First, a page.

We also call on the Legislature to ensure that these proposed anti-corruption instruments are speedily given due consideration. We note that the Whistle-Blower Bill has been lingering in the Legislature for over four (4) years without any action. Legislations critical to curbing the menace of corruption must be given adequate preference and scrutiny if we must succeed as a country. Thus, we call on the Senate and House of Representatives to prioritize these bills and as well involve all stakeholders including, civil society in processes leading to their passage. It is through stakeholders’ engagement through public hearings and other open and participatory processes that good and citizen-centered laws and policies are made.

Finally, we call on media, civil society, ordinary citizens, and development partners to closely follow and constructively engage with the Legislature for timely passage of these Bills and other instruments critical to strengthening the legal framework for promoting and entrenching the culture of accountability, transparency, and integrity in Liberia.

Monrovia, Friday, May 14, 2021- Participants at a two-day workshop to train and mentor journalists on Anti-Corruption and Integrity-related Investigative reporting have described the training as an added knowledge and a glorious opportunity for them to explore different angles of developments within the country.

 

The training, which was organized by the Center for Transparency and Accountability in Liberia (CENTAL) with support from the Government and people of Sweden through the Swedish International Development Cooperation (SIDA), seeks to empower journalists with the knowhow to investigate and independently report on corruption and integrity issues in Liberia.

 

“Let’s utilize the skill acquired here over the last two days to go beyond the ordinary and dig deeper to get the real stories out. This is an added knowledge that we need to take advantage of to enhance our works,” said Hannah N. Geterminah of the Daily Observer Newspaper at the close of the training held at the John Gbedze Beach Resort in Marshall City, Margibi County from May 10 - 11, 2021.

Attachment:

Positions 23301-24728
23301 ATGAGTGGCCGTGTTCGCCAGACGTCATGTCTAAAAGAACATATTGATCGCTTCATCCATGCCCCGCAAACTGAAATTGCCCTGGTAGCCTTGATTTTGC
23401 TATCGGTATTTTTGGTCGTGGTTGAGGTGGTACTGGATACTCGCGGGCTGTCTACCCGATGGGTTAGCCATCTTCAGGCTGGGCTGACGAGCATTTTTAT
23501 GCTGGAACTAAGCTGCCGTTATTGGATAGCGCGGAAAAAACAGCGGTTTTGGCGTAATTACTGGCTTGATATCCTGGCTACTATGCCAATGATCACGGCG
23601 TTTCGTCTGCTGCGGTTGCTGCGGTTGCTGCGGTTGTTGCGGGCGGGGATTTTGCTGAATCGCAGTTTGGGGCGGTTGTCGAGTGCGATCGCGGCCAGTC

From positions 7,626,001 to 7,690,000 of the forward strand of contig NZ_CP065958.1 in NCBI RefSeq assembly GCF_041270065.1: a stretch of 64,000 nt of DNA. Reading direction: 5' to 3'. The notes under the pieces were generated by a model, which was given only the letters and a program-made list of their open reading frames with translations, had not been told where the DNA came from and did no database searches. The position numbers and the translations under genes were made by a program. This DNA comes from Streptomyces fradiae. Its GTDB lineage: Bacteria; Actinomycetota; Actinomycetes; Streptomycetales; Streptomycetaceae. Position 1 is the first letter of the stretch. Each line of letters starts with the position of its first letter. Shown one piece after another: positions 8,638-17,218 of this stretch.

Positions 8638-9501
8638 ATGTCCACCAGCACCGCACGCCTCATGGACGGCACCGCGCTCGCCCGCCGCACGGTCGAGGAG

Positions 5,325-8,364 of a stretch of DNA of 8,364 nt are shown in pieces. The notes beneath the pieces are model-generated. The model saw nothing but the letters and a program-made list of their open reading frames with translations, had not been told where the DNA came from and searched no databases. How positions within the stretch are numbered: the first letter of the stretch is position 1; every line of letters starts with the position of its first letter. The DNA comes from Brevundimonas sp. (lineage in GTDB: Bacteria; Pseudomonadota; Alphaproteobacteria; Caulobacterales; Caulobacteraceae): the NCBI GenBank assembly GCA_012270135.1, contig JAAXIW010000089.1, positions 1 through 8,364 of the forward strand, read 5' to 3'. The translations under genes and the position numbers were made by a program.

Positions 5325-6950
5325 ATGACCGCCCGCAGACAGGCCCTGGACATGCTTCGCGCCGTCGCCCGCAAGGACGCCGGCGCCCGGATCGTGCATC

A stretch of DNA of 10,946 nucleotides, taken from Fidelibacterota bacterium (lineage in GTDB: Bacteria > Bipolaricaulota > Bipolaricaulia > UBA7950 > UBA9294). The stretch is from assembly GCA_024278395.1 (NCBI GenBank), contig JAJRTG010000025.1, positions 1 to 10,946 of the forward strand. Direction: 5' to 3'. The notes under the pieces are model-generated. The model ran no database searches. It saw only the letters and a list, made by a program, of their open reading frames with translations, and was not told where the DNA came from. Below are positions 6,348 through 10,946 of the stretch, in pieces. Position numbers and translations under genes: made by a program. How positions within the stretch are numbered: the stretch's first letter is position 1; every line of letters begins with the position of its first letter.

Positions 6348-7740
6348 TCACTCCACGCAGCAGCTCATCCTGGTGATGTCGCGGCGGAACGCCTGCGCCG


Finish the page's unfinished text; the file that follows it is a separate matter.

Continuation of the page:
The training brought together twenty (20) journalists from ten (10) counties – Montserrado, Margibi, Bong, Nimba, Bomi, Grand Cape Mount, Gbarpolu, Lofa, Grand Bassa, and Rivercess. 

 

“This training is an eye-opener for us, especially on how to track public funds whether in the public or private sector. We also see this as an opportunity for us to go the extra mile in distinguishing projects funded by either County Development Fund (CDF), Social Development Fund (CSDF) and Legislative Support Projects (LSPs) as well as private projects,” remarked Abraham Morris of The In-profile Daily Newspaper. Morris thanked CENTAL for affording them the opportunity to further explore their full potentials. 

 

NIBA is a three and half-year program that seeks to amongst other things, empower citizens with relevant pieces of information to demand for and take action against corruption in Liberia. 

The program is being implemented in seven counties - Montserrado, Bong, Nimba, Bomi, Gbarpolu, Grand Bassa, and Rivercess.  

 

During the opening, the Executive Director of CENTAL Anderson D. Miamen presented the overview of the NIBA Program, followed by Madam Maureen Sieh, lead facilitator of the training who presented on journalists’ role in reporting on accountability and transparency in Liberia as well as CENTAL’s Advocacy and Legal Advice Center (ALAC) on the work of the ALAC program. 

 

The Liberia Anti-Corruption Commission (LACC), represented by its acting Executive Director, Moses Kowo, delivered a presentation that guided journalists on what to look out for in investigating and reporting Corruption matters, frameworks in the fight against Corruption, and how journalists can use integrity institutions to inform their reporting on accountability and transparency amongst others. For his part, Mr. Frank Sainworla, a media trainer and publisher, News Public Trust Newspaper presented on the topic, the Freedom of Information (FOI) as a tool to promote transparency and accountability. CENTAL’s Gender Officer, Akiah Precious Glay presented on Gender and Corruption: A Heavy Burden on Social Inclusion in Society while the Program Manager, while Gerald D. Yeakula presented on, ‘Reporting on Accountability and Transparency of the County and Social Development Fund: Lessons learned from engagement on the proposed standalone County and Social Development Fund Law.

Monrovia, Saturday, April 10, 2021 - The Center for Transparency and Accountability in Liberia (CENTAL) with support from the Government and people of Sweden through the Swedish International Development Cooperation Agency (SIDA) has successfully concluded the first two (2) in a series of seven (7) Open Expenditure Forums expected to be held across seven (7) counties in Liberia.

The Open Expenditure Forums, separately held in Gbarnga, Bong County, and Sanniquellie, Nimba County were intended to increase citizens’ knowledge and understanding of public spending and make them aware of the importance of openness on societal growth and expansion as well as enhance accountability of public officials to their people.

The forums are being held under the auspices of CENTAL’s National Integrity Building and Anti-Corruption (NIBA) program which targets seven (7) counties: Bong, Nimba, Bassa, Rivercess, Bomi, Gbarpolu, and Montserrado.